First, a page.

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An Introduction to the Mission Thread Workshop

Michael Gagliardi

In Department of Defense (DoD) programs, cooperation among software and system components is critical. A system of systems (SoS) is used to accomplish a number of missions where cooperation among individual systems is critical to providing (new) capabilities that the systems could not provide. SoS capabilities are a major driver in the architecture of the SoS and selection of constituent systems for the SoS. There are additional critical drivers, however, that must be accounted for in the architecture that significantly impact the behavior of the SoS capabilities, as well as the development and sustainment of the SoS and its constituent systems' architectures. These additional drivers are the quality attributes, such as performance, availability, scalability, security, usability, testability, safety, training, reusability, interoperability, and maintainability. This blog post, the first in a series, introduces the Mission Thread Workshop (MTW), and describes the role that it plays in assisting SoS programs to elicit and refine end-to-end SoS mission threads augmented with quality attribute considerations.

A mission thread is a sequence of end-to-end activities and events presented as a series of steps that accomplish the execution of one or more capabilities that the SoS supports. Simply listing the steps and describing them, however, does not reveal all the important concerns associated with cooperation among the systems to accomplish the mission and their ensuing behaviors. Articulating and understanding the architectural considerations associated with the mission threads are therefore critical to identifying any architecture mismatches between systems and the SoS. Mission threads must be augmented with quality attribute considerations.

An MTW uses existing SoS end-to-end mission threads and accompanying architecture plans and augments the mission threads with quality attribute, engineering, and capability considerations with inputs from stakeholders. The MTW identifies architecturally significant SoS challenges that are distilled from the architecture, engineering, and capability issues identified in the post-MTW analysis of the quality attribute augmented mission threads. The MTW also identifies candidate legacy systems that have potential architectural mismatches with the SoS and provides the architecture context from which to perform post-MTW architecture evaluations of the candidate legacy system and software architectures.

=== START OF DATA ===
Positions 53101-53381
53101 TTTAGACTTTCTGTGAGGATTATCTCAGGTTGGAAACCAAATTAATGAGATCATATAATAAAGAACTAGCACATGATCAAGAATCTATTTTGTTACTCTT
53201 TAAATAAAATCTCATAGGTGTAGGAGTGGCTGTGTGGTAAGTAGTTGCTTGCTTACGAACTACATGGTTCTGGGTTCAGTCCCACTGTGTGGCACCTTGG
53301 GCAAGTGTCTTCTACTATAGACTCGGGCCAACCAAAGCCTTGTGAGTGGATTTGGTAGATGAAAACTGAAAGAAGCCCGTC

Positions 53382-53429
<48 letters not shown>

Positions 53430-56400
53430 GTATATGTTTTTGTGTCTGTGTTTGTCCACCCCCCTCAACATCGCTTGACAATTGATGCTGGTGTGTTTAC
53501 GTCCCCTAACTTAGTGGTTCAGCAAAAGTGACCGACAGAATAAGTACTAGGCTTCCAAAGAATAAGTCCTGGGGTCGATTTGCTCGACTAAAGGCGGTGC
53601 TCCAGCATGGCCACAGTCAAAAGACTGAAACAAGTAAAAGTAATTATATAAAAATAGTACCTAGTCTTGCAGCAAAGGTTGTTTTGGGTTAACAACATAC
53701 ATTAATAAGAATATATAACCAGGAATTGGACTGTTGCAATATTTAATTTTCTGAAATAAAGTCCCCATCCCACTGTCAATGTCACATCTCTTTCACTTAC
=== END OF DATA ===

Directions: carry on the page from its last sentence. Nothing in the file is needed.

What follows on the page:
A mission thread takes place in the context defined by a vignette. The purpose of a vignette is to describe those environmental factors that may be architecturally significant--that is, they impose a constraint on the architecture that would not exist in the absence of these environmental factors. This story can usually be told in a paragraph or two, with an accompanying context diagram showing the nodes containing the systems.

The quality attribute augmented mission threads and SoS challenges serve as important inputs to architecture development, architecture evaluation, and constituent system and software architecture evaluations. The MTW is based on the principles of the Software Engineering Institute's software architecture methods and practices, extended and scaled into the SoS domain. These principles include

  • eliciting stakeholder inputs early in the life cycle
  • articulating and addressing the quality attributes that drive the architecture early in the life cycle
  • identifying challenges impacting architectural decisions early in the life cycle

Un-augmented mission threads and vignettes are critical inputs to the MTW and are developed during the preparation phase. A vignette is a short story about the environment that provides the context in which the SoS exists. Mission threads and vignettes are developed by the SoS program's architect(s) with assistance from the MTW team and are typically based on existing mission threads/vignettes for the SoS and updated for use in the MTW. Sometimes mission threads or vignettes must be developed from scratch if no relevant ones exist.

Mission Threads and Operational Vignettes

Through our work on a number of SoS and commercial enterprise architectures within the DoD, we have identified three basic types of mission threads:

  1. An operational mission thread describes how SoS nodes (and perhaps the systems within the nodes) react to an operational stimulus. The operational mission thread is presented as an end-to-end sequence of steps (external events, operator activities, and automated activities) that take place over a time period. For example, an operational mission thread for a DoD command-and-control system might begin with threat detection followed by a number of steps to determine the intent of the threat, make decisions to counter the threat, apply the counter measures, and finally document the commander's assessment of damage after completion.
  2. A development mission thread focuses on development activities including adding new capabilities, technology refreshment, integration, test, certification, and release.
  3. A sustainment mission thread focuses on deployment, installation, sustainment, or maintenance. A sustainment mission thread describes how the SoS nodes operate together to sustain the SoS.